The remarks left Mr. Guzzo “stunned,” according to his testimony. He assumed the reference was to alleged perpetrators in Cornwall.

A terse letter was sent around this time to Ron McLaughlin, the premier’s chief of staff, arguing that: “It is time now for our government to take its head out of the sand and show some leadership.

“If our government is not prepared to be part of the solution, then it may be deemed to be part of the problem.”

Mr. Guzzo’s notes also alleged that during the spring of 1999, Harris staffers told him the Cornwall issue couldn’t be touched, even if the Conservatives lost Mr. Villeneuve’s riding in the upcoming election.

Mr. Guzzo eventually tabled a private member’s bill seeking an independent board of inquiry into the original police investigation. And in 2001, he gained national attention by threatening to name five prominent Cornwall citizens in the Ontario legislature, thereby avoiding libel suits through parliamentary privilege.

Earlier yesterday, Mr. Guzzo told the public inquiry that a 1999 break-in at his Ottawa law and constituency offices forced extra security precautions with the documents he had compiled – including the use of coded names.

The May 1999 incident left several files compromised, and Mr. Guzzo made a stronger resolution to protect sensitive names and events over the course of his investigation.

“I made it abundantly clear (in prior testimony) that under no circumstances people who had given me information would be outed by me,” he told lead commission counsel Peter Engelmann during a lengthy morning exchange.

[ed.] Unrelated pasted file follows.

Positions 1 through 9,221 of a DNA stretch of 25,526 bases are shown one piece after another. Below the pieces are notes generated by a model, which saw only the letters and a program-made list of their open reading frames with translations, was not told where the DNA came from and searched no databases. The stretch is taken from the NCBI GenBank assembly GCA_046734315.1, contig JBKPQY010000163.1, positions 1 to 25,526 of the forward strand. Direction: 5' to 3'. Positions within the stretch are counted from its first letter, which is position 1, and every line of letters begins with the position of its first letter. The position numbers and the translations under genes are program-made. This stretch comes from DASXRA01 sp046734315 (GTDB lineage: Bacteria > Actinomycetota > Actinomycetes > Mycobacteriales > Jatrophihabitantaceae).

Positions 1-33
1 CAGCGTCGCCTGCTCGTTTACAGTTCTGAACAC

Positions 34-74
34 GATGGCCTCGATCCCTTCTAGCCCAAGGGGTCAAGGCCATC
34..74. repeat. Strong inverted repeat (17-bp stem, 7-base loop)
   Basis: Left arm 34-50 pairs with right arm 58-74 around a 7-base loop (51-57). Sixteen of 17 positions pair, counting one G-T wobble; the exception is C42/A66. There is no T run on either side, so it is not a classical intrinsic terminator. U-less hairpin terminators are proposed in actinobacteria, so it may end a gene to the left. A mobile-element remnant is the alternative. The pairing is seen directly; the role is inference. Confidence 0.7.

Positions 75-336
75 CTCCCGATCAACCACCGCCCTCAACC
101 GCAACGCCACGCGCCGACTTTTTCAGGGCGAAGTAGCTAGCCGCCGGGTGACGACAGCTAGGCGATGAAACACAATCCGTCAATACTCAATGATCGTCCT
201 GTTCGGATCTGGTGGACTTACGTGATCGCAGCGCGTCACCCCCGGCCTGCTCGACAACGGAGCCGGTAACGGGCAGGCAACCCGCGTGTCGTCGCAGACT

A forensic document examiner testified Tuesday that blacked-out names on Mr. Guzzo’s notes from 2000 and 2003 don’t correspond with penciled-in names he later wrote on the sheets.

Mr. Guzzo was ordered last week to provide original copies of the documents. Asked to account for discrepancies in the names, he said he used the codes, kept on a separate list, in case his notes fell into the wrong hands. He couldn’t recall when exactly he blacked out names; perhaps in late 2004 or early 2005, he testified.

“I’m a bit of a doodler,” he said. “I may have continued to do it on more than one occasion.

Mr. Guzzo said he likely penciled in the real names once the inquiry was announced in the autumn of 2004, one year after his election loss to Liberal Jim Watson.

He admitted he should have kept his original notes and the names unaltered, stored them in a safe location, and worked from photocopies.

Mr. Guzzo also discussed his personal work to unearth allegations of widespread sexual abuse, including a 1997 visit to Fort Lauderdale, Florida, to investigate connections to that city’s infamous Birch Street “strip” popular with pedophiles. A hotel owner purported to have incriminating room receipts, but Mr. Guzzo “got the message” that obtaining copies would come with a price and he soon left. Mr. Guzzo’s inquiry testimony continues today.

“We both got a couple drinks in us, and (Mr. Harris) said, ‘you’re causing a lot of trouble, and you’re far more trouble than you’re worth.'”

Garry Guzzo, former Ottawa West-Nepean MPP,from his notes on a conversation wit ex-premier Mike Harris

© Ottawa Citizen 2007